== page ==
Monday, April 04, 2011

Hello Japan! April mini-challenge: Back to School

Hello Japan!
Hello Japan! is a monthly mini-challenge focusing on Japanese literature and culture. Each month there is a new task which relates to some aspect of life in Japan. Anyone is welcome to join in any time. Everyone who completes the task will then be included in the drawing for that month's prize. For more information, just click on the Hello Japan! button above, or if you have any questions please feel free to email me at inspringthedawn AT gmail DOT com.

April's Topic

April 1st is the start of the new fiscal year. As such, it's a time when many recent graduates and young people enter companies to begin their working lives. It's also the beginning of the school year in Japan.

To people outside of Japan, Japan often brings to mind certain things, like sushi, or cherry blossoms. But there is much more to this unique country. The recent disaster along the north-eastern coast of Japan, has made the world perhaps slightly more aware of Japan, and also unnecessarily afraid, so it seems like a good chance to take a closer look and learn a little more about this special country. So for the month of April, it's your chance to go back to school too.

Japanese classroom

April's Task

April's task is to learn something about Japan.

The original idea for this mini-challenge was to encourage you to learn some Japanese, a few words, or greetings, in either the spoken or written language.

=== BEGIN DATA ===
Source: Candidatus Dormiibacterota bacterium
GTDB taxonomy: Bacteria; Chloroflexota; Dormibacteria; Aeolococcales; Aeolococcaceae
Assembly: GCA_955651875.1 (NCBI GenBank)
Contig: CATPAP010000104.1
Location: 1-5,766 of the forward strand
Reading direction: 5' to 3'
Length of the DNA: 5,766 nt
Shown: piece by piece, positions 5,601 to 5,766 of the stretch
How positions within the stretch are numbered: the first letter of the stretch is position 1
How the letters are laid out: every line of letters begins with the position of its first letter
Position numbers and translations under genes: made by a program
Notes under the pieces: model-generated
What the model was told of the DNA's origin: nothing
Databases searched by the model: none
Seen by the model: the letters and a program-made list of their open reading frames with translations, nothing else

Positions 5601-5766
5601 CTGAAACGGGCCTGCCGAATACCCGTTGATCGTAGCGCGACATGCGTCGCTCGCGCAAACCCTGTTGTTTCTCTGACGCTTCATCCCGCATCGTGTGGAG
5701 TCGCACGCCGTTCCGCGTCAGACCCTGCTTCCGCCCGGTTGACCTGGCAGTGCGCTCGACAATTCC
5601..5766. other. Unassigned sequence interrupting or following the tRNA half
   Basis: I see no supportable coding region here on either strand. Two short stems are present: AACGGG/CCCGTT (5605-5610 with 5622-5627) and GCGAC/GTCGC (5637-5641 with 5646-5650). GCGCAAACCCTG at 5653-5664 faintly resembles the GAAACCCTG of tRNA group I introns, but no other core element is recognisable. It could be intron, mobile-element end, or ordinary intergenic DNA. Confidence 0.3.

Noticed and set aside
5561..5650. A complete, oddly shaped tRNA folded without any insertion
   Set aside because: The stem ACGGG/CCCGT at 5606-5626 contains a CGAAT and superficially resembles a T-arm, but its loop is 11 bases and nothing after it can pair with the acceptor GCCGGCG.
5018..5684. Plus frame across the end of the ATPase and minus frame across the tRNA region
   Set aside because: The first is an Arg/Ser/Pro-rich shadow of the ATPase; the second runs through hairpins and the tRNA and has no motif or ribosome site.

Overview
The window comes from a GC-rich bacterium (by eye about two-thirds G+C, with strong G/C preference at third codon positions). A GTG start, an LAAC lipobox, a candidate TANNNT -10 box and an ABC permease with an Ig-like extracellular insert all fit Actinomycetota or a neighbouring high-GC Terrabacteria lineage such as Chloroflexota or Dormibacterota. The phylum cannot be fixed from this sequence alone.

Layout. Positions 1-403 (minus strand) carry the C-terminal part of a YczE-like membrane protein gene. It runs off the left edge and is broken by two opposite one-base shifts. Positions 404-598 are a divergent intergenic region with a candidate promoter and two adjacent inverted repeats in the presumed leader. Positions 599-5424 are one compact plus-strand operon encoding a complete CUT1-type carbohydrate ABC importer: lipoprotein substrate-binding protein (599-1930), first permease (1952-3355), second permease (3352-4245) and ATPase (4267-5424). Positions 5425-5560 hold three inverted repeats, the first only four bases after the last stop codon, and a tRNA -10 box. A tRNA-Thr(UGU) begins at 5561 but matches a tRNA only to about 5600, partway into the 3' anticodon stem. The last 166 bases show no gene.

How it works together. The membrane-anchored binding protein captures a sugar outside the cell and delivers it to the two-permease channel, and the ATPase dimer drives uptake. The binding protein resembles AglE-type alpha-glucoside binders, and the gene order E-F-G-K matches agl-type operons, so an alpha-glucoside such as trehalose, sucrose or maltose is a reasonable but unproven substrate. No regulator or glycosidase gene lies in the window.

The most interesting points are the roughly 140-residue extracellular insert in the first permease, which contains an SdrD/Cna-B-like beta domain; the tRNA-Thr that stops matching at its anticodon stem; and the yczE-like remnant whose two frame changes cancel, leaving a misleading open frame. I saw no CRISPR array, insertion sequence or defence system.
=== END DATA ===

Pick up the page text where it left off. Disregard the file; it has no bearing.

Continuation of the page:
A couple places where you can do that online:
There are also different free podcasts if you just do a search in iTunes.

A suggestion from Novroz was also to have everyone learn a kanji (or two) or learn how to write your name in Japanese. For the Japanese food fans, you could learn some Japanese cooking words.

Japanese is a difficult language to learn though, definitely, so there are many other things you could learn.

You could learn more about the area that was affected by the tsunami, or any other part of this diverse country. In terms of culture, geography, or local traditions.

Or you could learn about some event in the history of Japan. The recent instability at the nuclear plant has brought up memories of Hiroshima and Nagasaki. You could learn more about what happened there. Or go further back, to the time of the shoguns and samurai warriors. And so on...

So whether you visit a website, read a book, watch a documentary, listen to a podcast, study a map, or however else you choose ... I hope you'll learn something about Japan this month. It'll be for a good cause too, see below.

April's Prize

Japanese Red Cross

I hope you'll understand, and agree with me, that because of the terrible devastation that took place last month from the earthquake and tsunami, I'd like to forego the prize this month. Instead, I'd like to contribute to a couple of organisations that are doing their best to help those in need. So, for every person that participates in this month's Hello Japan! mini-challenge, I'll give 500yen (approx. US$6) to either the Japanese Red Cross, who are providing much needed support to the survivors, or JEARS (Japan Earthquake Animal Rescue and Support), because it breaks my heart to see pictures of the frightened pets left behind in the aftermath, and equally warms it to hear about the animals that have been rescued by these wonderful volunteers.

Japan Earthquake Animal Rescue and Support

The other day I mentioned some ways you can help Japan as well, if you are so inclined. The Genre for Japan auction has ended but I believe all the other events I mentioned are still ongoing. I've also added buttons to both of the organisations into my right sidebar. But of course you are not required to donate anything yourself to join in the challenge this month. Either way, I do hope you'll join in the mini-challenge this month to learn something about this special country, and in your own way help Japan to recover.